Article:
Also described as asthma “flare-ups” or “episodes,” asthma attacks refer to any period when an asthmatic suffers a noticeable shortness of breath that requires some form of treatment or medical intervention to restore normal breathing.
Onset: The onlooker will notice a distinct shortness of breath and wheezing, particularly while exhaling.
Next stage: Wheezing increases markedly and becomes apparent during both inhaling and exhaling.
Advanced stage: Sometimes symptoms do not progress beyond the wheezing stage. In other cases, the attack continues to the stage where the sufferer stops breathing because the airways become totally blocked. WARNING! This development is dangerous. Immediate medical intervention is required.
Typical Symptoms of Asthma Attacks
- Shortness of breath
- Constriction of the chest muscles
- Sputum production
- Excess rapid breathing/gasping
- Rapid heart rate
Identifying Adult Asthma Symptoms
Under-diagnosis and misdiagnosis of asthma in today’s U.S. adult population remains at an alarmingly high level. This applies particularly to elderly sufferers, where adult asthma symptoms are often mistaken as the symptoms of other diseases associated with cardiac (heart), pulmonary (lung) and bronchial conditions.
Adult asthma symptoms include:
- Chronic nighttime coughing
- Chest pains
- Chest tightness
- Insomnia due to shortness of breath
- Intolerance to the smell of chemicals.
How Does Asthma Differ from Similar Conditions?
First, asthma attacks tend to be intermittent. Asthma can often lie dormant for lengthy periods of time, but for established sufferers, the risk for a flare-up is always present.
Another distinguishing characteristic of asthma as compared to other respiratory conditions is the degree to which the airflow in the lungs is obstructed. For all ages of asthma sufferers, airflow to the lungs can vary considerably at different times, from mild to severe. Also, levels of wheezing and shortness of breath can change suddenly—often in minutes.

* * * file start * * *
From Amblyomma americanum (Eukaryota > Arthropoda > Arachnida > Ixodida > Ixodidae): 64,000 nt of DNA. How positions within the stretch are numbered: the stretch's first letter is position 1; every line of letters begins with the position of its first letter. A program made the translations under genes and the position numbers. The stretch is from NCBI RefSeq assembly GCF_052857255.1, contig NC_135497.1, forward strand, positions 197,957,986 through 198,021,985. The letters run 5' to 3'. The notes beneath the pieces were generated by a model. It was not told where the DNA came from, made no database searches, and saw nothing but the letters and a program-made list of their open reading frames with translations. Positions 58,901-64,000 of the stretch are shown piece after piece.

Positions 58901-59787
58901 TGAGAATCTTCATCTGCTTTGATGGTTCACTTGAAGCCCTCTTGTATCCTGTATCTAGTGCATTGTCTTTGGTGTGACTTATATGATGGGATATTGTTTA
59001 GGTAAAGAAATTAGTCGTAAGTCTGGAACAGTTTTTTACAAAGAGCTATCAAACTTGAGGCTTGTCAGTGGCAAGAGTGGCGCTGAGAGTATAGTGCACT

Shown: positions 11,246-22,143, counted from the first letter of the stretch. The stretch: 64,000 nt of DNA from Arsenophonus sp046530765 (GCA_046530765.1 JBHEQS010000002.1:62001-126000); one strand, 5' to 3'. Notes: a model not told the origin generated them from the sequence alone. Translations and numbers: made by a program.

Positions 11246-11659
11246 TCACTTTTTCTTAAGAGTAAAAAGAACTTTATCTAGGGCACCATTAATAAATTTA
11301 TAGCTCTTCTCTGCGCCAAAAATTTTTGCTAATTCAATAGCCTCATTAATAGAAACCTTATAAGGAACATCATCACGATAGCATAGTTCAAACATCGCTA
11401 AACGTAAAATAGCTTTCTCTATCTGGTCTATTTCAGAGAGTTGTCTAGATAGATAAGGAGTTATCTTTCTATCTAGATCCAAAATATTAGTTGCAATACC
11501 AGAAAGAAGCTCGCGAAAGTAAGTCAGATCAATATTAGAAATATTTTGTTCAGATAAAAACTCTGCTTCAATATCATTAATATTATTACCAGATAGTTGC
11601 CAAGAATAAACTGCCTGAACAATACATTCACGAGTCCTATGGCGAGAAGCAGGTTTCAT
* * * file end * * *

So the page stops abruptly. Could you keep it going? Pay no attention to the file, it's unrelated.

Other Conditions that Obstruct the Airways
- Chronic obstructive pulmonary disease (COPD)
- Cystic fibrosis
- Severe sinusitis
- Chronic bronchitis
What is Anaphylactic Shock?
Anaphylactic shock is similar to a massive allergic response that affects the whole body. When a large number of the body’s mast cells release histamine and other substances into the blood stream, the respiratory tract can be severely compromised. Blood flow to major organs is also compromised. Anaphylactic shock is a medical emergency and requires prompt treatment.
Symptoms of anaphylactic shock include:
- Rapid heartbeat and shortness of breath, at onset flushes
- Swelling of the throat
- Vomiting and nausea
- Chest tightness
- Severe wheezing
- Drop in blood pressure.
IMPORTANT! Anyone suffering from anaphylactic shock is seriously ill and needs immediate medical treatment. The condition is life threatening and may lead to cardiac arrest.
What is the Treatment for Anaphylactic Shock?
Treatment usually consists of intravenous epinephrine (adrenalin). In certain cases, antihistamines and steroids are also administered. Aminophylline (a respiratory stimulant and bronchodilator) is used occasionally in situations where the patient fails to respond to epinephrine. Anyone at risk of anaphylactic shock should carry a pre-loaded adrenaline syringe (often referred to by the brand names Ana-Guard® or Epipen®).